Pinterest and Tumblr. If your brands aren’t using them, chances are you’ve considered or will consider it soon.
is, of course, the
current darling of social media, a social network in which its users
“pin” images to “pinboards” along with brief comments. Tumblr
is an easy breezy blogging platform ideal for photo sharing. It recently hit 20 billion posts.
As more companies and brands move to communicate within these media,
we’ll need to rethink (once again) the way we write and present content
to gain maximum traction.
As always, when determining whether to create an official presence for
your brand in a new medium, you need to determine if it’s the right time
to make the move.
Consider these questions before you make that decision:
Can we afford the time/resources it would take to maintain a robust presence in this medium?
- Is my audience there already?
- If so, is my audience already talking about my brand in this space, and how are they talking about it?
- How will this medium help me tell my brand’s story?
- What are the potential risks involved with this medium?
Pinterest is a predominantly visual medium, so it might not be the best
place for your brand if you have nothing visual to add. (Careful when
pinning, though: As PR Daily
—and at least one advertising lawyer
out, brands need to approach re-pinning with caution due to
Tumblr, meanwhile, is more versatile. But you still see that the most
successful posts are those that are visually interesting—photo, video,
For brand managers who are starting to incorporate these media into
their social strategy, here are a few tips for planning content with
Understand what your audience wants
As with any social media platform, you have to understand how your audience wants you to communicate with them.
Fashion brands have found great success on Tumblr. This shows an astute
understanding of how their audiences are using a certain medium. For
example, J.Crew's Tumblr page
goes beyond merely presenting ways for people to spend money, the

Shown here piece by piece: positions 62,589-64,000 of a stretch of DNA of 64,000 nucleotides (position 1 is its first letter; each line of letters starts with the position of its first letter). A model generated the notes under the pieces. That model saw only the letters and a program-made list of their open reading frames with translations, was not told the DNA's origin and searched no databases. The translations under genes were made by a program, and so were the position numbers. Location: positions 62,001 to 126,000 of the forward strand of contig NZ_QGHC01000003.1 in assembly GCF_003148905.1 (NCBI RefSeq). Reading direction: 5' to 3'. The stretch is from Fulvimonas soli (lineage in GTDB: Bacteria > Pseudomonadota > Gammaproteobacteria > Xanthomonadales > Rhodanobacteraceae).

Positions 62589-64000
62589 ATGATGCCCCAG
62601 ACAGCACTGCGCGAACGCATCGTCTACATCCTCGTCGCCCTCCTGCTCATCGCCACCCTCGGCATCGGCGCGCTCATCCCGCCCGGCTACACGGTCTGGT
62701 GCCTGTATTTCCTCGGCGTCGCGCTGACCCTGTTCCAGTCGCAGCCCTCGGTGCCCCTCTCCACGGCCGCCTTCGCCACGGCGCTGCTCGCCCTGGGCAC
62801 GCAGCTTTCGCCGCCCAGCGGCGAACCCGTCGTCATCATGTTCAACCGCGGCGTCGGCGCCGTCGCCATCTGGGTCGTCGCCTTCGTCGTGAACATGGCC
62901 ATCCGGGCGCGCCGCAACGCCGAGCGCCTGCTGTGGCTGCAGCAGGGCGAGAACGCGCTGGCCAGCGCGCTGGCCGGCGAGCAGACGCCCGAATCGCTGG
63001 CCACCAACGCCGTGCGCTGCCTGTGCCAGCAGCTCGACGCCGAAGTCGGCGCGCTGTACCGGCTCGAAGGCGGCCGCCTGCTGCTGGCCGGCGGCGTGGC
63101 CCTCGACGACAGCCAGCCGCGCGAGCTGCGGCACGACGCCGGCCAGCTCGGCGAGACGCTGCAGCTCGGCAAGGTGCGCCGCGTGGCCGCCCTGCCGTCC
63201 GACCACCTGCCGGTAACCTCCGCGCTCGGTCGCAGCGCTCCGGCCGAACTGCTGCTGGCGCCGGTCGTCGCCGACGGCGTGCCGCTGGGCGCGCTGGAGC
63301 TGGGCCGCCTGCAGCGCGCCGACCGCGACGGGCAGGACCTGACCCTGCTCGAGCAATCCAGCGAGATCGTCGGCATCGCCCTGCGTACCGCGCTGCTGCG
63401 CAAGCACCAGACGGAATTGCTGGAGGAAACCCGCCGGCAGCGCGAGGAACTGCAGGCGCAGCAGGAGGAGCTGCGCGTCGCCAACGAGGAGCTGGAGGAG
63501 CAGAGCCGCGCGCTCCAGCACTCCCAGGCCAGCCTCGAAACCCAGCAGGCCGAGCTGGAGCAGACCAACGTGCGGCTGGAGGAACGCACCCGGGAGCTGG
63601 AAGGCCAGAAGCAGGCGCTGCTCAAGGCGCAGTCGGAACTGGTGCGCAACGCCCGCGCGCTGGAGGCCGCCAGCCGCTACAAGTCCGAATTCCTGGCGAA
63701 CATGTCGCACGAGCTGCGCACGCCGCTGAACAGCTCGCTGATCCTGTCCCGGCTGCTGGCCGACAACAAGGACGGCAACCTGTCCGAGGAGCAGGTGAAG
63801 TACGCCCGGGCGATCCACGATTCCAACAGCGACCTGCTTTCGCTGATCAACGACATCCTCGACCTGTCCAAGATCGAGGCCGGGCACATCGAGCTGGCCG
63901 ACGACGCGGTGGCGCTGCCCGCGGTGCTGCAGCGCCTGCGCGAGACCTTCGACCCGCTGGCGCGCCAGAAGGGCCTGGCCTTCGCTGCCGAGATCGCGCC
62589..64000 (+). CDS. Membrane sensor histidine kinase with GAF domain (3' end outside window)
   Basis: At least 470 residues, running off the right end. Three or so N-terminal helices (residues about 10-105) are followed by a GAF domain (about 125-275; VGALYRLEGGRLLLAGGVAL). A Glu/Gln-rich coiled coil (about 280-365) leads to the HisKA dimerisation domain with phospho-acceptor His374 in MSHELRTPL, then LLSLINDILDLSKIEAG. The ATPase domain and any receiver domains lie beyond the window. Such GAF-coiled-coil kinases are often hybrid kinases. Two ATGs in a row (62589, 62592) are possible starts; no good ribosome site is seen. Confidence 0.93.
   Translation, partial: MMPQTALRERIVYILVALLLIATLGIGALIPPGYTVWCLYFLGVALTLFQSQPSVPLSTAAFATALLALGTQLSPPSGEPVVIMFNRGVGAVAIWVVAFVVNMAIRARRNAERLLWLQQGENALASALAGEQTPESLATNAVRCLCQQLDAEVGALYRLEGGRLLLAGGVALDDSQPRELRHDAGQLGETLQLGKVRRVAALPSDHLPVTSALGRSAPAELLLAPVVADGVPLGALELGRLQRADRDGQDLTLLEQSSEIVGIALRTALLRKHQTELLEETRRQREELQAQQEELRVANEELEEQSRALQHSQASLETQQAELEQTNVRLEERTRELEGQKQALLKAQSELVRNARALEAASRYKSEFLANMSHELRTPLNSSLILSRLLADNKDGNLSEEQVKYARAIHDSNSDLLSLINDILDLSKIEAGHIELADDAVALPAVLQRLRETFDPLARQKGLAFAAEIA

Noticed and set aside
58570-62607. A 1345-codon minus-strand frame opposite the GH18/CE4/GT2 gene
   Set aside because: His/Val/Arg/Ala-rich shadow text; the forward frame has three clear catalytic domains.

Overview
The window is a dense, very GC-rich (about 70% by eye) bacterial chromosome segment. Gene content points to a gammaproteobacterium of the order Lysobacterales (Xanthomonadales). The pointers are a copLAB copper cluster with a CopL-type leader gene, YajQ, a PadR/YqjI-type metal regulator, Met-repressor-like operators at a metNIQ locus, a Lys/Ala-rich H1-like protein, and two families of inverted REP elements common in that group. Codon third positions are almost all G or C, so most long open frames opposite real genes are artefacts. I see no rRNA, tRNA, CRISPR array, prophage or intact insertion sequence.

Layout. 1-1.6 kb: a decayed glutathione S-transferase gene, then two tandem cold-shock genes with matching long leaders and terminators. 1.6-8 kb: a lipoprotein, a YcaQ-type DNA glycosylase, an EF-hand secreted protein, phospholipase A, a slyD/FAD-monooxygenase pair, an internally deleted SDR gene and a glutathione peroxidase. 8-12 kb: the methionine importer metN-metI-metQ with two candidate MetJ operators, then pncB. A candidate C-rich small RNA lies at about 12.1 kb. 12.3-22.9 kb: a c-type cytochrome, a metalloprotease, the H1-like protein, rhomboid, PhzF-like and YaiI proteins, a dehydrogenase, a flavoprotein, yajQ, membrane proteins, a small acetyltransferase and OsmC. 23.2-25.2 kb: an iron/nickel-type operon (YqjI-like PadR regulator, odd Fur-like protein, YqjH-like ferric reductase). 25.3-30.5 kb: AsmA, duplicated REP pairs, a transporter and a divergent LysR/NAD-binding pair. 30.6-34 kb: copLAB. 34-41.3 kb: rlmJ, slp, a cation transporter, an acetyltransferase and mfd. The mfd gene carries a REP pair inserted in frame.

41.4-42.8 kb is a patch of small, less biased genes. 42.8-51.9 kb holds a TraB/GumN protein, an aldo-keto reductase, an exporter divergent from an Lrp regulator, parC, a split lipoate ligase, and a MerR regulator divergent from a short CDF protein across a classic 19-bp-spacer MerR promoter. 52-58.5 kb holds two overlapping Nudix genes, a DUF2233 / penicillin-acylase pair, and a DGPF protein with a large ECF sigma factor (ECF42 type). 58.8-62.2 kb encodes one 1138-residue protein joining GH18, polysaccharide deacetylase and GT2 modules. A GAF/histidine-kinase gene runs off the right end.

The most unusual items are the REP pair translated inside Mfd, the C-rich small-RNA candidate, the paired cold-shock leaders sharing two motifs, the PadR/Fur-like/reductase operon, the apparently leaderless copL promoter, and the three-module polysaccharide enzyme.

clothier offers content that gives people ideas on how to use its
products in daily life.
The team behind fashion impresario Kate Spade also proves that with
these media what you say is far less important than what you post. The
brand’s Pinterest page
is a festival of colors, offering tips on how to dress, travel, think, decorate, celebrate and live—colorfully. Its Tumblr presence
is less splashy, though still engaging. The images are
vintage-inspired, with plenty of black and white shots, sepia tones, and
washed out colors.
Other, non-fashion brands are taking advantage of Pinterest. Regardless
of your opinion of the National Rifle Association, the organization has a
firm grasp of how to present its content on Pinterest
Naturally, there are images of firearms and people using them, but
there are also pinboards that have a loose connection to guns.
Get creative with how you title your boards
If you’re wondering what it means to be a lifestyle brand in a social space, look to Bergdorf Goodman’s Pinterest page
. The luxury retailer recently put the following question to its Facebook crowd: “Sunday’s are made for …
The company used the responses to create a Pinterest board titled
“Sundays are made for …”. The images and copy are in line with the
type of lifestyle itsaudience leads. Brunch, mimosas and picnics are
represented. “Sitting by an open window” saw more than 75 repins.
Apply this to your brand by asking, “How can I engage my audience around
images that will resonate with them?” The copy itself doesn’t have to
be anything magical. Really, it’s less writing and more telling a
lifestyle story through images.
Be willing to show your brand’s personality
Individuals use Pinterest and Tumblr to show the world what inspires
them and what they love about the world around them. Brands should
approach their content on these media with the same spirit of
enthusiasm. A great example of this is Whole Foods’ Pinterest page
Obviously, you think recipes and food porn would make the most sense
content-wise for this brand. But that’s not all they stick to.
The company was founded in Austin, Texas, and one of their boards features reasons they love Austin. Of the “#whyAustin
board, Whole Foods writes, “Pretty self explanatory ... This is why we
live and build businesses in Austin (the best city in the world)!”
Write to sell the aesthetic
With both of these media, you’re presenting ideas, so keep it simple.
Think in terms of two to three word kickers. Don’t overdo it.
For example, Nordstrom balances the matter-of-fact with the clever. Take its spring fashion trends board
which showcases nautical gear that the retailer offers. Not every post
is clever—most just name the product—but pins that are more lifestyle
examples, such as “The perfect afternoon,” can inspire sharing and boost